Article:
Children born with the help of assisted reproductive technologies (ART) are at increased risk of developing arterial hypertension in their formative years, according to a new study published in the Journal of the American College of Cardiology.
Assisted reproductive technologies, developed in 1978, has helped millions of individuals and families who are not able to conceive naturally. The most commonly used ART methods are intracytoplasmic sperm injection and in vitro fertilization (IVF), which can expose the embryo and gamete to a variety of environmental factors before implantation.
Emrush Rexhaj, director of Arterial Hypertension and Altitude Medicine at Inselspital, University Hospital in Bern, Switzerland, and colleagues hypothesized that vascular alterations persist in adolescents and young adults conceived by ART and that arterial hypertension possibly represents the first detectable clinically relevant endpoint in this group.
For the study, the research team assessed the circulatory system of 54 young, healthy ART adolescents (mean age 16) by measuring ambulatory blood pressure, as well as plaque build-up, blood vessel function and artery stiffness. Body mass index, birth weight, gestational age, and maternal BMI, smoking status, and cardiovascular risk profile were similar between the ART adolescents and 43 age- and sex-matched control participants.
- Through 24-hour ambulatory blood pressure monitoring, researchers discovered that ART adolescents had both a higher systolic and diastolic blood pressure than the control participants of natural conception at 119/71 mmHg versus 115/69, respectively.
- Eight of the ART adolescents reached the criteria for the diagnosis of arterial hypertension (over 130/80 mmHg) whereas only one of the control participants met the criteria.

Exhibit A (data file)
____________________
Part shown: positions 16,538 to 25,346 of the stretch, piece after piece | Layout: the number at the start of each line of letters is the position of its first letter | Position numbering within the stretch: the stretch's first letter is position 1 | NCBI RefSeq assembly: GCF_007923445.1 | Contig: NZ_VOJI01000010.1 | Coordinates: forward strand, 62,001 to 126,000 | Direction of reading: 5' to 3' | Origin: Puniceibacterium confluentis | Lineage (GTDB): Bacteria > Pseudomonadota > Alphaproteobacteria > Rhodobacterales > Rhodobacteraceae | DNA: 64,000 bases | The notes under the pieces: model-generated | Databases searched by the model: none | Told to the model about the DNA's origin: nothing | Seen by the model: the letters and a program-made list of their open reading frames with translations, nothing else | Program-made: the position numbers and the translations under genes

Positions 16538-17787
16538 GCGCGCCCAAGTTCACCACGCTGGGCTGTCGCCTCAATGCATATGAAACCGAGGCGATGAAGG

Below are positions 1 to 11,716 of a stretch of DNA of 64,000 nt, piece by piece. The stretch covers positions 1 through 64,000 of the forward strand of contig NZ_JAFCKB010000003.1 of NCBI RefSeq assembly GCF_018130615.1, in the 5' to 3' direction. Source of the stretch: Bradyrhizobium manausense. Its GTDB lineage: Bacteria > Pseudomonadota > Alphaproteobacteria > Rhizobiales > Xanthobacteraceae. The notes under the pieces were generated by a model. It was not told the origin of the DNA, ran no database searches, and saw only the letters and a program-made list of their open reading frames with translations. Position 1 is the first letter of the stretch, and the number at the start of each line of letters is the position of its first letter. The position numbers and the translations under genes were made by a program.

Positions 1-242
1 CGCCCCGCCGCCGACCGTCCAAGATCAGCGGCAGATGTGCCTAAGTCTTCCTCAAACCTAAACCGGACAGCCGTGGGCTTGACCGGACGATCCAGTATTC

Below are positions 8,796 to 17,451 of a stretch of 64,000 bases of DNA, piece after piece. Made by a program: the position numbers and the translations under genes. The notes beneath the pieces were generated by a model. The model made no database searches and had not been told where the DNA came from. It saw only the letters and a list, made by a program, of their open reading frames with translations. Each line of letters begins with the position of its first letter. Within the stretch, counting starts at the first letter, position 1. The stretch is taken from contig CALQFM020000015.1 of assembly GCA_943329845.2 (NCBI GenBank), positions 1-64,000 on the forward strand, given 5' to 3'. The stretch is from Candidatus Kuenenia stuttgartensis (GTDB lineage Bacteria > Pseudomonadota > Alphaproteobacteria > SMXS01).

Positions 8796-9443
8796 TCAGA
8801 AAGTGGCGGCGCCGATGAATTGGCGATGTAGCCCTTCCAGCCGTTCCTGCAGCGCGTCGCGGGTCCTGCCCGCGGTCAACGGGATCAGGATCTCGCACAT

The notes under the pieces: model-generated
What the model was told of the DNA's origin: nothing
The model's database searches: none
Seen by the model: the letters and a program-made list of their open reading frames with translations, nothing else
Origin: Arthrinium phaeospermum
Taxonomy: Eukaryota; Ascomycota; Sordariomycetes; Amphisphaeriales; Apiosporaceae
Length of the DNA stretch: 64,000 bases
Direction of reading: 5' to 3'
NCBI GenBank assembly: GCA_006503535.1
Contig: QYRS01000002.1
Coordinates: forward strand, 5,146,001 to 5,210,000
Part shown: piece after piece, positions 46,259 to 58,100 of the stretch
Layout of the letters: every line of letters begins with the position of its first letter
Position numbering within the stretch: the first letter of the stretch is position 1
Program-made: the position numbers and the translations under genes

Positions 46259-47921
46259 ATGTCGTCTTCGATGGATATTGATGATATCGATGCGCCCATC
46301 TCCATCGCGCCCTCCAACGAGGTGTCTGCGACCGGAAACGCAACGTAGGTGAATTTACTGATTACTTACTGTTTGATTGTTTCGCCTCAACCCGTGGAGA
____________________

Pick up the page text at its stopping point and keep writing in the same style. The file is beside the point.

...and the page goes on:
“The increased prevalence of arterial hypertension in ART participants is what is most concerning,” said Rexhaj. “There is growing evidence that ART alters the blood vessels in children, but the long-term consequences were not known. We now know that this places ART children at six times higher rate of hypertension than children conceived naturally.”
The authors had also studied these participants five years before this study and found that the arterial blood pressure between ART and control children was not different.
“It only took five years for differences in arterial blood pressure to show,” Rexhaj said. “This is a rapidly growing population and apparently healthy children are showing serious signs of concern for early cardiovascular risk, especially when it comes to arterial hypertension.”
In an accompanying editorial, Larry A. Weinrauch, MD, cardiologist, Mount Auburn Hospital, said that the study’s small cohort may understate the importance of this problem for ART adolescents, especially since multiple birth pregnancies and maternal risk factors (such as eclampsia, chronic hypertension, and diabetes) were excluded from the study.
“Early study, detection, and treatment of ART-conceived individuals may be the appropriate course of preventative action,” Weinrauch said. “We need to be vigilant in the development of elevated blood pressure among children conceived through ART to implement early lifestyle-based modifications and, if necessary, pharmacotherapy.”
“ART-induced premature vascular aging persists in apparently healthy adolescents and young adults without any other detectable classical cardiovascular risk factors and progresses to arterial hypertension,” concluded the study authors.
For further reference log on to https://doi.org/10.1016/j.jacc.2018.06.060